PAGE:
Invisible Weights - The Importance of Diagnosis

Monday, March 8, 2021

Invisible Weights - The Importance of Diagnosis


Going through school with an undiagnosed disability is like running a race with invisible weights strapped to your ankles. You run as hard and fast as you can to stay with the rest of the runners, probably even harder and faster, but while the rest of the runners aren’t breaking a sweat, you’re out of breath and on the verge of collapse.

“But those weights will surely make you stronger,” I hear many parents say, trying to find a silver lining on behalf of their struggling child. 

However, you don’t know the weights are on your ankles. When you look around, you decide that the reason you’re struggling must be a result of your inadequacy. The weights can make you stronger, build resilience and character, but what’s the purpose of such an exercise if it’s not being utilized properly? In order for that child to thrive, they first must see the weights.

I was diagnosed with ADHD, depression, and a severe anxiety disorder at the age of 21. I had gone through all of my schooling up until that point with weights strapped to my ankles, while being told it was my own fault if I wasn’t as fast as the rest. As far as my parents and teachers were concerned, I was a good student. I got good grades, I was polite to teachers, and I didn’t misbehave. What they didn’t see, however, was how I would break down crying in the bathroom between classes, how I had to dig my nails into my bloodied palms during class to distract myself from overstimulation, and how I regularly contemplated sticking needles into my ears so that I couldn’t be bothered by frightening noises anymore. The worst part of it all, though, was the fact that I couldn’t see the weights. I thought that, above all else, I was a failure because I struggled so much to do what my peers seemed to do effortlessly. What good am I as a person, I thought, if I can’t even sit still in a classroom without buckling into a panic attack?

By the time I was diagnosed, medicated, and accommodated, I only had one semester of college left to go. I wasn’t expecting such a radical difference in my experience, but that final semester was far and away the best one in all my years of education. I no longer struggled to stay in the classroom, I could ask questions and get involved in subjects I didn’t even care about (which was a foreign concept to me until then), and I didn’t have to take absences out of fear that I would intentionally crash my car on the drive home. I got straight A’s in all my classes, and my senior thesis, a short animated film, was voted best in show at the end of year presentations. Despite this, I don’t feel pride when I look back at how well that last semester went for me. Instead, I feel disappointment at how much easier my schooling experience could have been, and how much I could have accomplished if someone had told me about the weights sooner.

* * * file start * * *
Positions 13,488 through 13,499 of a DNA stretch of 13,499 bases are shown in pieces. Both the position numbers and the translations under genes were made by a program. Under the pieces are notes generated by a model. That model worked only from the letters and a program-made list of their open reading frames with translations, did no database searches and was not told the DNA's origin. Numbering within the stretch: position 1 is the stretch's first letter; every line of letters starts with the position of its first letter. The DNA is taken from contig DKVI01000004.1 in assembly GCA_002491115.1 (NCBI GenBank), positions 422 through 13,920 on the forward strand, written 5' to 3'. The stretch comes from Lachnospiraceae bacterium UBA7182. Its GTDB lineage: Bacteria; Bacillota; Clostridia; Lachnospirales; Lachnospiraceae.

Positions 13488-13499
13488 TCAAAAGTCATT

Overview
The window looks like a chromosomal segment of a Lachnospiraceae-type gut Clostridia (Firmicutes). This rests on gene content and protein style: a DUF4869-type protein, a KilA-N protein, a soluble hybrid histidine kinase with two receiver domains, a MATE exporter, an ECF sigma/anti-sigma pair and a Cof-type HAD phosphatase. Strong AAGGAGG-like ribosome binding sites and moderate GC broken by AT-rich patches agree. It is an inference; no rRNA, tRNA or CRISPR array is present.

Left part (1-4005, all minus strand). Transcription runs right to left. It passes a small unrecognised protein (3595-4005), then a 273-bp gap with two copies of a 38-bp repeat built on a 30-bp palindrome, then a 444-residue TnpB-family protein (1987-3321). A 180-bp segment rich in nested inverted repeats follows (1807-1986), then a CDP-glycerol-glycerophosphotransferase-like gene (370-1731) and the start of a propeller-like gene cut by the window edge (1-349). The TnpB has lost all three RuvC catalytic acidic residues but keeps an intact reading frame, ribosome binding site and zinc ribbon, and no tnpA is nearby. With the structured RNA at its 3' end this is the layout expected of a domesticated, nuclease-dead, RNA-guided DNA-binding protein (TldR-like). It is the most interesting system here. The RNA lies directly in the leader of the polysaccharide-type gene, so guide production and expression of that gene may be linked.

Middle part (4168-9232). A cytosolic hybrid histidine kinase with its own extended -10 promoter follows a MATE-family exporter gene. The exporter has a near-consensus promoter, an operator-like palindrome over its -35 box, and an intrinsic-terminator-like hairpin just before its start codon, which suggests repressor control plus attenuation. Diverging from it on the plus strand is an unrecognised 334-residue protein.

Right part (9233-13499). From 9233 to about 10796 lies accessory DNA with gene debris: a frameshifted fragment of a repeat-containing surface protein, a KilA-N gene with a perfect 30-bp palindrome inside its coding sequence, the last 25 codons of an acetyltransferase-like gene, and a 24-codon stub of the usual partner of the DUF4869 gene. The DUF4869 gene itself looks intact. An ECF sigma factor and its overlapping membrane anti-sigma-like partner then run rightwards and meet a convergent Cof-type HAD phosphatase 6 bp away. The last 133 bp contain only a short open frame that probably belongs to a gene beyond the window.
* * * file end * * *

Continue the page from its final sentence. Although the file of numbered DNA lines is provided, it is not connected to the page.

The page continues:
The weights did make me stronger. I’m resilient, introspective, and empathetic in ways I wouldn’t be without them. But, I’m also tired. Decades of telling myself that I’ve failed as a person don’t go away overnight, no matter how I try to prove the opposite. I can’t help but mourn for all the happiness I missed out on, on all the confidence I’d have now if I didn’t have to fight tooth and nail to hang onto scraps, and for a childhood that didn’t make me feel like a burden.

A diagnosis doesn’t make the weights go away. It does, however, tell you they’re there. What you and your child can do after that is up to you, whether you medicate, go to therapy, seek accommodations, or even just talk about what it means. No matter what, though, you can’t begin to work with a problem that you don’t know is there. Disabilities can even be a benefit to children in unique ways, and give them unique strengths. For example, ADHD has a fun little side effect called “hyper-fixation” that allows a person to, as the name implies, hyper focus onto a particular task, and usually allows them to perform that task very quickly, efficiently, and diligently. I have learned to utilize this tool myself in my freelance work, which allows me to complete work for clients in days that may take another artist weeks. I was only able to do this, though, through the use of appropriate therapy and medication, which can only come after the proper diagnosis.

Children with disabilities can and will thrive when they have the right tools at their disposal. You as a parent are not stifling or discouraging your child by getting them diagnosed, and a diagnosis is not something to be feared. It is far more dangerous to run with those weights without knowing about them, than to be told they’re there so you can use them to your advantage. 

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